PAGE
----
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Photos: Elusive long-eared jerboa caught on film for the first time

Photos: First ever footage of the elusive long-eared jerboa

Photos: Elusive long-eared jerboa caught on video for the first time
Jeremy Hance,
December 10, 2007

Extraordinary footage of the endangered long-eared jerboa was taken by scientists from the EDGE; this is the first time the jerboa, a hopping rodent that sports massive ears, has ever been caught on film. The nocturnal animal was captured springing across the desert sands, digging a burrow, and, oddly enough, persistently seeking the comfort of a scientist’s sandals.

Courtesy of ZSL

The long-eared jerboa lives in the desert of northwestern China and southern Mongolia. Little is known about its behavior, but it is believed that its movement by quick jumps aids it in evading predators. Currently the long-eared jerboa is believed to be threatened by human disturbance of its deserts, livestock intrusion, and droughts. Dr. Jonathan Baillie, the lead scientists on the expedition which took the footage, described his first encounter with the small mammal on the EDGE blog: “As I peered in the trap my eyes were met with one of the most unusual creatures I had ever seen. I could not believe that such a strange and delicate looking animal could be at home in such a harsh environment.”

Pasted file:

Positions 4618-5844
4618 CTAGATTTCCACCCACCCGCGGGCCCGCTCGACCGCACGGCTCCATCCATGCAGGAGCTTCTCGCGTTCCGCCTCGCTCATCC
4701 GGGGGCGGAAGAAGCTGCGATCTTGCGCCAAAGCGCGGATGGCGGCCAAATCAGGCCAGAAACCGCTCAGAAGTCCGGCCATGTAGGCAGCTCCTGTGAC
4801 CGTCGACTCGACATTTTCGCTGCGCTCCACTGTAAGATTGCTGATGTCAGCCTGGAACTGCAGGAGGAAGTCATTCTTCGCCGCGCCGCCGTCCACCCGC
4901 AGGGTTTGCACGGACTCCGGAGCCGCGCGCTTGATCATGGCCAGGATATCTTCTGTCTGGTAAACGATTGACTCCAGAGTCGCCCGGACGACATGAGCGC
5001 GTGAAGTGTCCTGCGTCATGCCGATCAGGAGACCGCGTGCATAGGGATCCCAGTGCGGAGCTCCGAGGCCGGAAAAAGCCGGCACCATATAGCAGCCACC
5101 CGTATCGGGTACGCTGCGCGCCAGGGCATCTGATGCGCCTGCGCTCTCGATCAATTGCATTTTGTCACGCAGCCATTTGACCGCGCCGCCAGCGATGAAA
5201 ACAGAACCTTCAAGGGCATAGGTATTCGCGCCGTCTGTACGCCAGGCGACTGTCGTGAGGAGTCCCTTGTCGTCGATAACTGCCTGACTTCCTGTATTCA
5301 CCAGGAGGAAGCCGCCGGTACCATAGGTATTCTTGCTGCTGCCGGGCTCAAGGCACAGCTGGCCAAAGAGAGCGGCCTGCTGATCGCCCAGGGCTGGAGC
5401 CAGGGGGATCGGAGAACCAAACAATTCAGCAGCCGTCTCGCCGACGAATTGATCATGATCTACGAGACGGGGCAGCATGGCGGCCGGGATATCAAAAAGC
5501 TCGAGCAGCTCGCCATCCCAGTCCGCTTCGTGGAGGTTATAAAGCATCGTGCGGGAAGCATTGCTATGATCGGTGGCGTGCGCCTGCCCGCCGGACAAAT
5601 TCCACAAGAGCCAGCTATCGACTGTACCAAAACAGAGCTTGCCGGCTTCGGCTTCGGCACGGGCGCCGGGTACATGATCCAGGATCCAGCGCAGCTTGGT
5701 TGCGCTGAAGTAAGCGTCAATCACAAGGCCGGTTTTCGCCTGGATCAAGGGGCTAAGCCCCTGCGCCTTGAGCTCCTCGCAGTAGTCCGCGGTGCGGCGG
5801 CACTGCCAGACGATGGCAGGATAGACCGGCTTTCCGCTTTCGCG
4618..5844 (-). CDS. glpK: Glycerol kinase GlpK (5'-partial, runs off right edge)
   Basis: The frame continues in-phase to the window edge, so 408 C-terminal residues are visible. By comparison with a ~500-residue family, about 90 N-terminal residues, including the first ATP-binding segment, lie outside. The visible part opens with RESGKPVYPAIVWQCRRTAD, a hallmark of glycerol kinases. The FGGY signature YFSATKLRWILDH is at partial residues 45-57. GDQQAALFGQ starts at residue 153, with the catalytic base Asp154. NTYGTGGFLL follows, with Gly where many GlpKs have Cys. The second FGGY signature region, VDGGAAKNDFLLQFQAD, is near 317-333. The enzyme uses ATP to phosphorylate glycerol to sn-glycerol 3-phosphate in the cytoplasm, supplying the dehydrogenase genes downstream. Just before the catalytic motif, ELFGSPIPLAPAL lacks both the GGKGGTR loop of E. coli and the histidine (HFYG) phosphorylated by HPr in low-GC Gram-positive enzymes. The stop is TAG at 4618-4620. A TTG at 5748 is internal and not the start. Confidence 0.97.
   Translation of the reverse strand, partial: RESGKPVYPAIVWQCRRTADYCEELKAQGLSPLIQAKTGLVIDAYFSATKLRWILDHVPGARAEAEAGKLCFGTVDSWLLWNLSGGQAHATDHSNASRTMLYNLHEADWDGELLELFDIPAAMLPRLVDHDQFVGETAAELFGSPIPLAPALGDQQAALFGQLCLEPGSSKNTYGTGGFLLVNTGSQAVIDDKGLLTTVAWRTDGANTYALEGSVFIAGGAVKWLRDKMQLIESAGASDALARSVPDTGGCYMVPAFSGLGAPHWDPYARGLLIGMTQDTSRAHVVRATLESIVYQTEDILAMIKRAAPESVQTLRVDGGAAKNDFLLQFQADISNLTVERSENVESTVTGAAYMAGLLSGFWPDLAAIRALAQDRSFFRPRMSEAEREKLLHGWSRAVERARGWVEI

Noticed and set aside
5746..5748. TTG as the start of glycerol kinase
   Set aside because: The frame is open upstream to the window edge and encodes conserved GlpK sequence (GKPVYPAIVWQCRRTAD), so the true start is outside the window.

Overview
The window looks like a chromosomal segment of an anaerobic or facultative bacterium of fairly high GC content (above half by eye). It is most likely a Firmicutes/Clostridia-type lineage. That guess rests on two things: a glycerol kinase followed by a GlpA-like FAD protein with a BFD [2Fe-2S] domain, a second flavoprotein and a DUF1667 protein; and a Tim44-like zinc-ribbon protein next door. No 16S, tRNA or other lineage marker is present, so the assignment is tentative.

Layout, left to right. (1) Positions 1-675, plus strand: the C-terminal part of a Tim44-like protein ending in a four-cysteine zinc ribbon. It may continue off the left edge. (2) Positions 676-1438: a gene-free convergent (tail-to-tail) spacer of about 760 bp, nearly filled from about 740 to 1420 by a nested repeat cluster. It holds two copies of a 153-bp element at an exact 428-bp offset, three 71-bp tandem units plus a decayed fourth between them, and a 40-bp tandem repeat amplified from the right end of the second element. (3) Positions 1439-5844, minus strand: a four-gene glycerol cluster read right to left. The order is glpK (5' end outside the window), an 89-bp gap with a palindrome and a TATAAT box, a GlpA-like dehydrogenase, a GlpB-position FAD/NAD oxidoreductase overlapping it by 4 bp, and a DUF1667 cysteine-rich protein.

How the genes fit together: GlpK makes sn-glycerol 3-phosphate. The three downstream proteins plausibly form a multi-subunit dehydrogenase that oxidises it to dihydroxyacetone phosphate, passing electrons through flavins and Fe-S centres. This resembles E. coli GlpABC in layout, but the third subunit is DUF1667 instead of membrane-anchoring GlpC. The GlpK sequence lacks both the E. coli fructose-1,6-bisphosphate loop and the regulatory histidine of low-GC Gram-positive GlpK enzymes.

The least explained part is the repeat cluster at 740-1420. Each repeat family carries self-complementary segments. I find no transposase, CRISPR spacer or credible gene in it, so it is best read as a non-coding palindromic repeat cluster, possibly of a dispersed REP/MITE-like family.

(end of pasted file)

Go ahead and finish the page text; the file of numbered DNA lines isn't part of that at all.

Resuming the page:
The long-eared jerboa is the only species in its genus, and it is this particular uniqueness that led EDGE scientists to focus on its conservation. Until now, it had garnered no conservation attention. EDGE has hired a local Mongolian naturalist, Uuganbadrakh, as an EDGE fellow to conduct research of this little-known animal. With this research they hope to produce a management plan for the long-eared jerboa’s continued survival.

Courtesy of ZSL

The expedition to find the long-eared jerboa also ran into other strange desert animals, such as the thick-tailed pygmy jerboa, the Siberian shrew, and the long-eared hedgehog.

Only a year old, the EDGE conservation organization works to save animals that are both endangered and evolutionary distinct, in this way they work with many animals that have received almost no attention from the conservation community and are mostly unknown by the public. Earlier in the year, EDGE scientists discovered proof that the long-beaked echidna still exists in Papua New Guinea.

To see the footage and photos:

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